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14 Responses

  1. RoHa
    February 25, 2011, 12:53 am

    But won’t the Americans sulk if they are not at the centre of everything?

  2. Nevada Ned
    February 25, 2011, 2:21 am

    Dear Jeff Halper:

    Yes, you’re right that only 7% of American Jews think that Israel is a decisive issue.
    But consider that 7% can be mobilized to raise a lot of money for candidates that support Israel no matter what,
    and for that 7%, support for Israel is a bottom line issue, trumping all other issues,
    and because the supporters of Palestinian rights have nowhere near the clout and connections,
    then hardly any US politicians will openly oppose Israeli policies.
    Walt and Mearsheimer really were onto something in their book on the Israel lobby.

    In addition, the US ruling class and the Israeli ruling class seem to think that the interests of the two countries are parallel, at least in the long run and for the most part. (There are exceptions: Jonathan Pollard, for example. Or the 1956 Suez crisis)
    Both countries want to see the Arab world divided, backward, and weak. Both countries are opposed to Arab nationalism. Both the US and Iraeli ruling classes have supported the Shah of Iran, Mubarak in Egypt, Somoza in Nicaragua, and many others.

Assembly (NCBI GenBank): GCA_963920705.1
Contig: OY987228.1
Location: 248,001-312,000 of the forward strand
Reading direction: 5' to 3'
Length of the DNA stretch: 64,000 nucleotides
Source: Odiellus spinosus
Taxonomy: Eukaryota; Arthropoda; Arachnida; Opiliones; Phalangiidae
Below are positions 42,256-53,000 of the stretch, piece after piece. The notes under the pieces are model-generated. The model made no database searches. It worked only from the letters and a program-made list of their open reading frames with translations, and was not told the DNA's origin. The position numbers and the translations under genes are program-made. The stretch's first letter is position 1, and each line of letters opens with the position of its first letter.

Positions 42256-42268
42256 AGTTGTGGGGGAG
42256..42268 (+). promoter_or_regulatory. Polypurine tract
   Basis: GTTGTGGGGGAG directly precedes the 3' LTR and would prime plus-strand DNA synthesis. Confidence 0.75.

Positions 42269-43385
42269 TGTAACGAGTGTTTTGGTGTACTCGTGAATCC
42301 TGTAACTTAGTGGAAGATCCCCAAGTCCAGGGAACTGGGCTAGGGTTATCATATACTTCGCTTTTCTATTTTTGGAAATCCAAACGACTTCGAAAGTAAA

The US has two reasons for supporting Israel: the political power of the Israel lobby, and also big-power politics in which Israel is seen as a US ally. It can be hard to disentangle these two factors, and assign these factors their appropriate weight. It certainly doesn’t have to be an either/or (Either it’s the Israel lobby, or Israel as strategic ally). It’s both.

    • Citizen
      February 25, 2011, 7:27 am

      Obama’s being hard pressed to pardon Pollard. Look who Clinton pardoned as he was departing the WH. Our military establishment and trade directives are now deeply enmeshed with Israel’s; our congress has enmeshed us with Israel in so many ways with a myriad of buried but operating active legislation inserts (with nothing indicating so by the name of any of the legislation) if Americans ever found out the full extent of it they’d be appalled, and very, very angry. None of this has ever been covered by the MSM.

  3. Ellen
    February 25, 2011, 3:55 am